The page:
Locating Raw Milk and Free Range Eggs


Although chickens are an option for many, not a lot of us have the means to have our own cow in the back yard.  Bummer.  So where can we find that yummy raw milk?

Check out RealMilk.com to get started on your search.  They also suggest hooking up with a local Weston A. Price Chapter because you know they are gonna know where to get the local goods.

And where there’s milk, there’s probably eggs close by.  But just in case you don’t find any in your travels, research these websites for your local egg connection:

Local Harvest

Eat Well Guide

Eat Wild


All Natural Me Wants to Know – What local foods do you eat?

9 Replies to “Locating Raw Milk and Free Range Eggs”

  1. Thanks for posting this info Sadie. For any of y’all who haven’t tried raw milk yet, you definitely need to!! You’ll be amazed at the difference and will shudder at the milk bought from the store. Plus, you can make your own butter, yogurt, sour cream, and even cheese!!

  2. Hey! Thanks for posting this good stuff!
    I’m excited to know about the local Weston Price Chapter!

    We’re already eating local eggs, and drinking local goat’s milk!
    But, once the weather is warmer we will be eating lots of local veggies and fruits! We have a HUGE local farmer’s market here!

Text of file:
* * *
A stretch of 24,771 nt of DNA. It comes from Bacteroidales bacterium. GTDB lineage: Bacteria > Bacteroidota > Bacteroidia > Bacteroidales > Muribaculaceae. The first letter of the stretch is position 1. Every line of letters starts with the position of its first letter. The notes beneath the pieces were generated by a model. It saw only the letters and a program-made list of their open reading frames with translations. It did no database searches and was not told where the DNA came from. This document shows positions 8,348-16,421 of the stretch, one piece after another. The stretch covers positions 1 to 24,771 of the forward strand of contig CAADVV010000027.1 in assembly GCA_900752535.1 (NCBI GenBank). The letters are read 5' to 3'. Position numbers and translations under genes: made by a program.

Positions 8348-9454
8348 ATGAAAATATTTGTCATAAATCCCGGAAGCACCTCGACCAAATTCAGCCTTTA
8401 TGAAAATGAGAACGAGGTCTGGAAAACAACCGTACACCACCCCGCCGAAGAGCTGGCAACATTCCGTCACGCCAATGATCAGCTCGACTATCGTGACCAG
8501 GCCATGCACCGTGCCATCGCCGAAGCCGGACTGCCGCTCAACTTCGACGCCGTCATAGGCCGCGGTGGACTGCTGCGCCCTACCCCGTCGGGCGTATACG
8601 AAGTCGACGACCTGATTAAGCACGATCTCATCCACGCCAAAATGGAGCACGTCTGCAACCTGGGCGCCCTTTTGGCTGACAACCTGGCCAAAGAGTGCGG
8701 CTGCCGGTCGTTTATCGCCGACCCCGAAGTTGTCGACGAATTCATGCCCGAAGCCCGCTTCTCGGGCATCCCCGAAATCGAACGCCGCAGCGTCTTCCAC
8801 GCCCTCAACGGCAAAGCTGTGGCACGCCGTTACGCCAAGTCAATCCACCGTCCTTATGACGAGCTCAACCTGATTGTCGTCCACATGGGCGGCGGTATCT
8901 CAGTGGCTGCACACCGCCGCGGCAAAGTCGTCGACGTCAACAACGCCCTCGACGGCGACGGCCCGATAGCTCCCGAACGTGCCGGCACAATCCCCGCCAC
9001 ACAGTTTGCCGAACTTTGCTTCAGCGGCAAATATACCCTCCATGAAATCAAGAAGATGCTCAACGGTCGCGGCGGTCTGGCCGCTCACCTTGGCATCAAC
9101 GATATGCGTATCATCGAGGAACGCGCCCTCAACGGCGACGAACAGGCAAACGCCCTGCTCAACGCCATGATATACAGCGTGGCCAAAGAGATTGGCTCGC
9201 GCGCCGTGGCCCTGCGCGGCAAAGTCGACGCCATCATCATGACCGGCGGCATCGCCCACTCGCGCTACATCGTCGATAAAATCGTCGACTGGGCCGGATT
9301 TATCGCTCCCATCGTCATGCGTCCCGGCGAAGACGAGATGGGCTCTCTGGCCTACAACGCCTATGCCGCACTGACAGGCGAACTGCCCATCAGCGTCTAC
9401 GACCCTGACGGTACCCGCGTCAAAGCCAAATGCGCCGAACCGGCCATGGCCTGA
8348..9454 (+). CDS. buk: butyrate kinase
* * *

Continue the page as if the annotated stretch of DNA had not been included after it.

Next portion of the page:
3. Apart from growing our own veg and chcikens for egges milk is quite hard to come by here in Spain. We do get local Goats milk on occassion qhich is a bit of an aquired taste.

    Contemplating getting a pig or two at some point though.

  4. Thanks for the link! I’ve always wanted to try raw milk.. my mom says it makes the best coffee lol. She used to work in a cow farm and squirt milk straight from the utter to her cup. 😀

    Unfortunetly, in my town local food is hard to come by. I do buy Connecticut Farmers milk (I live in CT), and some local produce. But the best is when I’m able to grow my own veggies during nicer weather. 🙂

    1. Sam,
      Contact someone with Connecticut Farmers milk and ask them how their cows are raised: are they primarily pastured?, are they fed primarily grain? (which you don’t want), are the pastures organically & sustainably treated and so on. You can even ask what breed of cows they use ~ heifers aren’t very good for milk, even if they’ve become the biggest producer in the US. A very good milk cow is a Jersey cow ~ they have one of the highest butterfat contents/ratios.
      When we weren’t able to get raw milk we were able to get milk from a relatively local place. They pastured their cows and used several different breeds of cows. So, I felt ok buying their milk, even though it was pasteurized.
      Some brands you can get from the store that are organic are the same way. Organic Valley supports small farms = good. Horizon is organic but they’re practices are just as bad as factory farms (they’re essentially an organic factory farms) & I won’t buy ANYTHING from them!
      Hope this helps some. 🙂 Don’t feel bad if you can’t get raw milk. It can be really hard to find sometimes. But there are always the “next best” things! 🙂

  5. This is great info. It’s tough to find local farms for milk or eggs and all of these sites have great farms that carry local milk and eggs. I have used local harvest in the past, but was not familiar with the other sites.

Comment here: